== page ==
LA Times Crossword 4 Aug 19, Sunday

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Constructed by: C.C. Burnikel
Edited by: Rich Norris

Today’s Theme: Walk-off

Themed answers each include the hidden word “BAT” flipped in the opposite direction:

  • 118D Something flipped after a walk-off home run … and in the nine longest Down answers : BAT
  • 3A Hacker’s coup : DATA BREACH
  • 5A SunTrust Park player : ATLANTA BRAVE
  • 11A Presidential moniker : HONEST ABE
  • 15A Genre from Mississippi : DELTA BLUES
  • 40A Heart rhythm manager : BETA BLOCKER
  • 66A University of California city : SANTA BARBARA
  • 74A “Sweet Love” R&B singer : ANITA BAKER
  • 79A Annual Arizona football game : FIESTA BOWL
  • 82A Almost : JUST ABOUT

Bill’s time: 17m 59s

Bill’s errors: 0

Today’s Wiki-est Amazonian Googlies

Across

1 Org. with the slogan “No More Victims” : MADD

Candace Lightner lost her 13-year-old child to a drink-driver in 1980. Soon after, Lightner formed the group Mothers Against Drunk Driving (MADD).

5 Addis __ University : ABABA

Addis Ababa is the capital city of Ethiopia. The city is relatively young, having being founded in 1886 by Emperor Menelik II. Addis Ababa holds an important position within the nations of Africa as it is home to many international organizations that are focused on the continent.

10 Thunder god : THOR

In Norse mythology, Thor was the son of Odin. Thor wielded a mighty hammer and was the god of thunder, lightning and storms. Our contemporary word “Thursday” comes from “Thor’s Day”.

21 State since 1846 : IOWA

What is now the state of Iowa was part of the French colony known as New France, until it was acquired by the US in the Louisiana Purchase. The state’s name comes from the Ioway Native American people who lived there at the time Europeans started exploring the area.

25 Big name in women’s apparel : ANN TAYLOR

There was no actual person called “Ann Taylor” associated with the Ann Taylor line of clothes. The name was chosen by the marketing professionals because “Ann” was considered to be “very New England” back in 1954 when the stores first opened, and “Taylor” suggested that clothes were carefully “tailored”.

27 “Ozark” or “Fargo” : DRAMA

“Ozark” is an excellent TV crime show starring Jason Bateman and Laura Linney as a married couple who relocate from Chicago to the Missouri Ozarks. The couple fall foul of Mexican drug lord after a money laundering scheme goes awry. The show is set at lake resort in the Ozarks, although filming actually takes place at lakes in the Atlanta area in order to take advantage of tax breaks offered by the State of Georgia.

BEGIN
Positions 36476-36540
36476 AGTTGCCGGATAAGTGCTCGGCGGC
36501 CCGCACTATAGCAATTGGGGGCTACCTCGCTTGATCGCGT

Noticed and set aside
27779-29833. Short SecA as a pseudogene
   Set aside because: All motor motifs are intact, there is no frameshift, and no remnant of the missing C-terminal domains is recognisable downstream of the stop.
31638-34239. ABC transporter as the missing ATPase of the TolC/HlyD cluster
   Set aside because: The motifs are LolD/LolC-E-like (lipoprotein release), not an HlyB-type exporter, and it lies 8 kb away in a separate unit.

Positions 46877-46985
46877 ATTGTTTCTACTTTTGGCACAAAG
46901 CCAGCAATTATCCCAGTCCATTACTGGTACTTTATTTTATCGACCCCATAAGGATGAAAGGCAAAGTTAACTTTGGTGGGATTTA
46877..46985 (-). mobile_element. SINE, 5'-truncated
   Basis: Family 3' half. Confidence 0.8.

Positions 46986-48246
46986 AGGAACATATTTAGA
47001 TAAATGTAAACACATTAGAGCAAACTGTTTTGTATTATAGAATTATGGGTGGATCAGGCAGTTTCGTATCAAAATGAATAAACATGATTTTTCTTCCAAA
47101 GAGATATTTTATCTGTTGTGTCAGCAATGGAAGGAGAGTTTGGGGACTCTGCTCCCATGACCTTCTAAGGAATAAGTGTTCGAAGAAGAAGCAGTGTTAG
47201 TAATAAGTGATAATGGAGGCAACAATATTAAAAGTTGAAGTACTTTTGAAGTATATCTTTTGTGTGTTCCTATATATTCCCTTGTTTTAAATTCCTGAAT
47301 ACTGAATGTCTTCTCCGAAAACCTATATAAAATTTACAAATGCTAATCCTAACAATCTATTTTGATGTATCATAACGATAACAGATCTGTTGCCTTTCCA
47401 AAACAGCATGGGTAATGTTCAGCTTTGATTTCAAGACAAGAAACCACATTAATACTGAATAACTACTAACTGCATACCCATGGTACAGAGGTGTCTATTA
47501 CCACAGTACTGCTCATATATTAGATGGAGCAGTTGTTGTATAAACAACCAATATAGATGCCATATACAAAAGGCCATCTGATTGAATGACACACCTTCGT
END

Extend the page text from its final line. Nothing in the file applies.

“Fargo” is a TV series inspired by the 1996 film of the same name by the Coen brothers. The small-screen version first aired in 2014, with the credits including Joel and Ethan Coen as executive producers. Each season of the show features a new cast. The 2014 cast is led by Billy Bob Thornton, the 2015 cast by Kirsten Dunst, and the 2017 cast by Ewan McGregor. Each episode, and indeed the original film, includes the on-screen claim that “This is a true story”. However, that claim is in fact untrue.

28 Young Darth : ANI

Darth Vader is (to me) the most colorful antagonist in the “Star Wars” universe. Born as Anakin “Ani” Skywalker, he was corrupted by the Emperor Palpatine, and turned to “the Dark Side”. In the original films, Darth Vader was portrayed by English bodybuilder David Prowse, and voiced by actor James Earl Jones. Jones asked that he go uncredited for the first two “Star Wars” films, feeling that his contributions were insufficient to warrant recognition. I disagree …

29 Goose that sometimes nests in lava fields : NENE

The nene is a bird that is native to Hawaii, and is also known as the Hawaiian goose. The name “nene” is imitative of its call. When Captain Cook landed on the islands in 1778, there were 25,000 nene living there. By 1950, the number was reduced by hunting to just 30 birds. Conservation efforts in recent years have been somewhat successful. The nene was named State Bird of Hawaii in 1957.

35 Job for Sam Spade : CASE

Private detective Sam Spade is the main character in Dashiell Hammett’s novel “The Maltese Falcon”. Famously, Spade was played by Humphrey Bogart in the 1941 film adaptation directed by John Huston.

38 Two-time NBA Finals MVP : BRYANT

Kobe Bryant played basketball for the LA Lakers. Kobe Bryant got his name from a menu, would you believe? His parents were in a Japanese restaurant and liked the name of “Kobe” beef, the beef from around the city of Kobe on the island of Honshu in Japan.

39 Asian fusion restaurant chain : NOBU

Nobu Matsuhisa is celebrity chef from Japan. Nobu was invited to open a Japanese restaurant in Lima, Peru in 1973, and while in South America developed his own Peruvian-Japanese fusion cuisine. He moved to the US a few years later, and now there are “Nobu” and “Matsuhisa” restaurants all over the world.

41 Glad offering : TRASH BAG

Glad is a company making plastic products, especially food containers and trash bags. Glad was launched in 1963 to make Glad Wrap, a polyethylene wrap used to preserve food.

46 Multi-platinum Steely Dan album : AJA